Pakistan was the first Muslim country to have a female Prime Minister. Top cabinet ministries, including finance and foreign, have gone to women politicians. However, these landmarks achieved at the national level have not translated into political empowerment for women on the provincial level. Balochistan, for example, is heading for a local government election next month without a single woman candidate. The two main parties have dismissed the idea of a woman as mayor. Balochistan has 12 women members of the Provincial Assembly on reserved seats while one is elected, compared to 65 males on general seats. No minister or advisor to a minister is a woman.

Women quotas were introduced in Pakistan in 2002 to include more women in the legislation and policy-making process. There was plenty of cynicism regarding these reserved seats, with the major criticism being that they would be unfairly captured by the elite and not empower competent women at the grassroots level. Indeed, though women legislators have been lauded for some of their legislation and lobbying for good causes, they are still dependant on their parties for “selection.” This takes away influence from them. There is little room for initiative, questioning party politics and policies. Furthermore, the fact that more men stand on the general seats than women, the election process remains male-dominated. There are unfortunately, very few women leaders who have been voted into office. And in a province like Balochistan, traditionally marred by illiteracy, tribalism and patriarchy- things look even grimmer. The mayoral election in Balochistan next month, in which no woman has been allowed to compete for office, is just one example. The overwhelming attitude is that in the presence of so many competent men, there is simply no room for women. In other words, women are competing for intellectual superiority on an entirely different plane- one where there are no men.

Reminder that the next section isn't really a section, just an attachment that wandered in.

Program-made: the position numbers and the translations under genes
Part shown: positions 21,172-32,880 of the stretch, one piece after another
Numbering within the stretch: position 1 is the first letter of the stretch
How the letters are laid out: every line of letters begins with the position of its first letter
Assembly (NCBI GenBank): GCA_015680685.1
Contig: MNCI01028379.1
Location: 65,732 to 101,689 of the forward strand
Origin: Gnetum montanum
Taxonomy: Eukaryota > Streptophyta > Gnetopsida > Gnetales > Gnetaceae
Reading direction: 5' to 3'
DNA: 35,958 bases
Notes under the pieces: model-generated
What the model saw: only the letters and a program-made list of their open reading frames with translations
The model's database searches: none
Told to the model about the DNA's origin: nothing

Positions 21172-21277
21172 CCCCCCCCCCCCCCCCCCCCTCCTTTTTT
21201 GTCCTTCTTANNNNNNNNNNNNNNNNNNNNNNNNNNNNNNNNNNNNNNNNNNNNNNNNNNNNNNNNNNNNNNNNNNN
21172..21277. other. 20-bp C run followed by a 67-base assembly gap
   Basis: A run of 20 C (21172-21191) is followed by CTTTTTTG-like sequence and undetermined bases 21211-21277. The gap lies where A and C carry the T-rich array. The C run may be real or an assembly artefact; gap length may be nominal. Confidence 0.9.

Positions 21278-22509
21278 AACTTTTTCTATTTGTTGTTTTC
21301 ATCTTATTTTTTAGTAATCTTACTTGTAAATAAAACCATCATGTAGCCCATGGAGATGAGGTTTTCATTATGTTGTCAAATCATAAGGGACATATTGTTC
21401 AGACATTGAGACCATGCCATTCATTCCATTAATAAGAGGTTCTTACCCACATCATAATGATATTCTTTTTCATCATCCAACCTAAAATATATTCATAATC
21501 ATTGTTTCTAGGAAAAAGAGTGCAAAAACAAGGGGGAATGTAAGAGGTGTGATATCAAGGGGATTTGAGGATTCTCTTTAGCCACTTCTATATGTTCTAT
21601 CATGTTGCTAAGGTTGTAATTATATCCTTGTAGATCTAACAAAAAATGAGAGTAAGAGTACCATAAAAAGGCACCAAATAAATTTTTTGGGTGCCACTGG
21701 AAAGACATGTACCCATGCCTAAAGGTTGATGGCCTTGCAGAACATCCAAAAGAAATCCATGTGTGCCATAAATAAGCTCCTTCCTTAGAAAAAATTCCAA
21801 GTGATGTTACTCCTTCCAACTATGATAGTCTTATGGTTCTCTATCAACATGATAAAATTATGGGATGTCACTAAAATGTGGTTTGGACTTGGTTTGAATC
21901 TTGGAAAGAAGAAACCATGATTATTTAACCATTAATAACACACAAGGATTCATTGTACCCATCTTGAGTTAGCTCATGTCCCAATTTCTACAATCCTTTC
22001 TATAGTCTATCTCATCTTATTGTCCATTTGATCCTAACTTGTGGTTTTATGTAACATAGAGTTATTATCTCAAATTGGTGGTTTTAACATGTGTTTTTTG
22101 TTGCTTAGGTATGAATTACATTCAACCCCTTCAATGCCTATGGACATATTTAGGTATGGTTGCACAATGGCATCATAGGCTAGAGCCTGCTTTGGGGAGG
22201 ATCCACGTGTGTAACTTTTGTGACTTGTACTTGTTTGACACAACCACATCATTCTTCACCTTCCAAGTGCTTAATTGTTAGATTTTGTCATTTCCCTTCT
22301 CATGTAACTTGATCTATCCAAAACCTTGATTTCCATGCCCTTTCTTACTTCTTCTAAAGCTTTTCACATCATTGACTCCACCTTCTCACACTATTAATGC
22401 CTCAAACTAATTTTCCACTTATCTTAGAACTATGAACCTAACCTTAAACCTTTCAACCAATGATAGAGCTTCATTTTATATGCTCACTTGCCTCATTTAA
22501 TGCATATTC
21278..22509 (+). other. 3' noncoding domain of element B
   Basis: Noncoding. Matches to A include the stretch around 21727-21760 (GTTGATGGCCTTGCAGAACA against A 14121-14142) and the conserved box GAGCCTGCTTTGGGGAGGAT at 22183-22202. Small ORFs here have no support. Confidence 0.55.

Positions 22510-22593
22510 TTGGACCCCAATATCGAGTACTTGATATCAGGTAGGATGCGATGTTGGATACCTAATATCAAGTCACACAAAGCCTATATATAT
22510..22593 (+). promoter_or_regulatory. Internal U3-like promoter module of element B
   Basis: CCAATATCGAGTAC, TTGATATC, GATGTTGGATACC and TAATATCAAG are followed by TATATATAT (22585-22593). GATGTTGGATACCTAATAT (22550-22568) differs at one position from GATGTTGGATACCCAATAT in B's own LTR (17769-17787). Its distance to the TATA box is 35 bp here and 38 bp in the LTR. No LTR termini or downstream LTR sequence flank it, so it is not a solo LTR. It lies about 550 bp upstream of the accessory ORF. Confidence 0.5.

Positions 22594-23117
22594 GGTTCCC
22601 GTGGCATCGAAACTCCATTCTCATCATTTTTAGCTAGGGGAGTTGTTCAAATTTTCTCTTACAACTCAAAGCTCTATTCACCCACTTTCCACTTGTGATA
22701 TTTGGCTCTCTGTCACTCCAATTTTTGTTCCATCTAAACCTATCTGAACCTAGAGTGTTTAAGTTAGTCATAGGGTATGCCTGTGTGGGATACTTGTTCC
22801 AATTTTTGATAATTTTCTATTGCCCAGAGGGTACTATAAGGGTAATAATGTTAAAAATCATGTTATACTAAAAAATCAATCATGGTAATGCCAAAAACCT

How will the political scenario in Pakistan become more favorable to women? Are reserved quotas helping or feeding into the attitudes that women can’t do without affirmative action to fight on the same professional planes? If it is the latter, then what are the alternatives? At least one of the answers must lie in a fundamental upheaval of the patriarchal mindset, which can come from early education alone. And as the news goes, a militant group in Panjgur, Balochistan’s western district has recently threatened 23 English language learning centers to shut down and proclaimed them “haram.” Amidst this kind of armed oppression, how can we expect middle and lower class women to rise much further than the four walls of their homes, much less into policy-making quarters?